It’s unlikely that consumers’ iTunes accounts were hacked by a Vietnamese iPhone developer, a security researcher said Thursday.
Instead, it’s more probable that users’ credit cards were obtained through standard phishing tactics or keyloggers that were secretly installed on people’s machines, or that iTunes accounts were accessed because of poor password practices.
“Phishing seems the more likely explanation,” said Sean Sullivan, a security adviser with Helsinki, Finland-based antivirus vendor F-Secure.
Sullivan was reacting to questions about scenarios that could explain Apple’s claim that approximately 400 iTunes accounts were used to fraudulently purchase software from the iTunes App Store, driving up the popularity of 42 iPhone apps from a single Vietnamese developer, Thuat Nguyen.
Nguyen’s apps were yanked from the App Store Monday after Apple accused him of “violating the developer Program License Agreement, including fraudulent purchase patterns.”
“Standard phishing attacks,” said Sullivan when asked to speculate on the most likely way Nguyen obtained access to the iTunes accounts. “That’s much more likely than someone hacking the accounts or Apple’s database,” he added.
Phishing attacks—usually launched by massive spam e-mail campaigns that steer users toward a bogus iTunes account page—are nothing new: The first phishing attack targeting iTunes appeared more than two years ago.
Ironically, the flexibility that iTunes provides customers may have played a part in the scam, Sullivan said. Unlike other online retailers—Sullivan pointed to Amazon.com as an example—iTunes doesn’t block purchases made from computers using IP addresses in far-flung locations. iTunes users can authorize up to five computers to purchase music, apps or movies from the store.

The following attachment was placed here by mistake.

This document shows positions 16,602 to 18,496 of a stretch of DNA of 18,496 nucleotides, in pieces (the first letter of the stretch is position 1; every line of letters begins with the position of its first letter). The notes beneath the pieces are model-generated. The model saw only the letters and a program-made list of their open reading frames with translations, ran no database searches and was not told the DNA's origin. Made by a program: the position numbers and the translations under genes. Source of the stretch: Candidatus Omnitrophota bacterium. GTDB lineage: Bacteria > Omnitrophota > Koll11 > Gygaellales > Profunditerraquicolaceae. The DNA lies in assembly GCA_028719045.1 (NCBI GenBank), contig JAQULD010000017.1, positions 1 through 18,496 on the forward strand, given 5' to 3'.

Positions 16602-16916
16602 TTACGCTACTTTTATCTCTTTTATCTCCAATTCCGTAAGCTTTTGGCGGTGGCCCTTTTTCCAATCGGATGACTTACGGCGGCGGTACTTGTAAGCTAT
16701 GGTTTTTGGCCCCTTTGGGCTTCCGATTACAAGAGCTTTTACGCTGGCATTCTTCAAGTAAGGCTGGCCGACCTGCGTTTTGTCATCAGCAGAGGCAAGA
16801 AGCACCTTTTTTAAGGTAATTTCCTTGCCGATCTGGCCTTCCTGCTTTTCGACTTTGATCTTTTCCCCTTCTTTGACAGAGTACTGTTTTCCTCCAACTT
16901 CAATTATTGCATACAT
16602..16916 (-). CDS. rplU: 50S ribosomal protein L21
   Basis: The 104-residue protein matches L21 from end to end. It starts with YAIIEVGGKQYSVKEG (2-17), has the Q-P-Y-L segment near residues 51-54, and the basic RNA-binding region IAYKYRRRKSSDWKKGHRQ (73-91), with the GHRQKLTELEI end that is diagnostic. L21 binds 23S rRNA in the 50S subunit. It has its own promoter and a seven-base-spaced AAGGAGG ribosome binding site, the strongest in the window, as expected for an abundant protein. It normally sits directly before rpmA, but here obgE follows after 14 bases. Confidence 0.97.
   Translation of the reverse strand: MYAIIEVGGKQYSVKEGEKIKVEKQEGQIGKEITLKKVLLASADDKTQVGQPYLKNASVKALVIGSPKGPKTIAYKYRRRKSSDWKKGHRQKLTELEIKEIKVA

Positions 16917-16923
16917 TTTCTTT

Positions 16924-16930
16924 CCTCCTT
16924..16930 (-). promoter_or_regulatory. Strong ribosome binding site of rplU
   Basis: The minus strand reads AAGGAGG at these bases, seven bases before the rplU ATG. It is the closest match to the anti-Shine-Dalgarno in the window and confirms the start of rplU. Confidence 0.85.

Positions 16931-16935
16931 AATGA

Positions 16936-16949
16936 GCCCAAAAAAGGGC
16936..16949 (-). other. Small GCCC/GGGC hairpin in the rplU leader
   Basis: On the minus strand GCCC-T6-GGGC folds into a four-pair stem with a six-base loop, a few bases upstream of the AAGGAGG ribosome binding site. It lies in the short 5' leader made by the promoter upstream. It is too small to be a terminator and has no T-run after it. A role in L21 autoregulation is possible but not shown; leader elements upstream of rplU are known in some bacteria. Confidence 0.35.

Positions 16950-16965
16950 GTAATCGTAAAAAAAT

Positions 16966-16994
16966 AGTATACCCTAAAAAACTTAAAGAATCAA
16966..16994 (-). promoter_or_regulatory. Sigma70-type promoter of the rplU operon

F-Secure tested iTunes’ permissiveness. Mikko Hypponen, the company’s chief research officer who is based in Finland, successfully purchased content using the account of a U.S. colleague, with his permission. “An American account gives me access to iTunes from Finland,” said Sullivan, who also lives in Helsinki. “Try that on Amazon, and it will say, ‘Sorry, you’re in Finland, you can’t.’”
That flexibility would have allowed Nguyen or others living in Vietnam, China or anywhere else in the world, to illegally access U.S. consumers’ iTunes accounts and order his apps. That would also explain the spike that Nguyen’s software took on the U.S. App Store’s bestseller list, where at one point his programs held more than 40 of the top 50 spots.
How Nguyen obtained the iTunes account credentials may remain a mystery, but Sullivan said they could easily have been harvested by phishing attacks aimed not at iTunes users, but at a much larger pool of victims.
“Another strong possibility is that the [iTunes] passwords were obtained by phishing attacks against Hotmail, Yahoo Mail or Gmail,” Sullivan said, citing the three largest free Web e-mail services.
Sullivan based that bet on the fact that a sizable portion of people who go online—upwards of 20 percent according to F-Secure’s data—use a single password for all their online activity, including purchasing accounts. In that scenario, once identity thieves obtained the log-in credentials of, say, Hotmail, they would try the same username—iTunes relies on e-mail addresses for those—and the same password on Apple’s online store.
“If it’s true that only 400 accounts were used, it’s highly possible that a phishing campaign against Hotmail could have been how these accounts were accessed,” said Sullivan. “You could easily find that many [iTunes passwords] in a Hotmail phishing attack.”
Nguyen would not have had to collect the Hotmail, Yahoo Mail or Gmail account credentials himself, Sullivan noted: There are plenty of criminal groups eager to sell the information they’ve harvested.
Consumers can do several things to protect themselves from being victimized by similar scams, Sullivan said. “Parents buy iTunes gift cards for their children to set a spending limit, but using them is an excellent idea for everybody,” he said. Users can create an iTunes account without entering a credit card by using a gift card.
“Then, if the account does get phished, or Apple’s database is breached, your credit card won’t be at risk,” Sullivan said.
This story, "Security expert: iPhone app scam likely fueled by phishing" was originally published by Computerworld.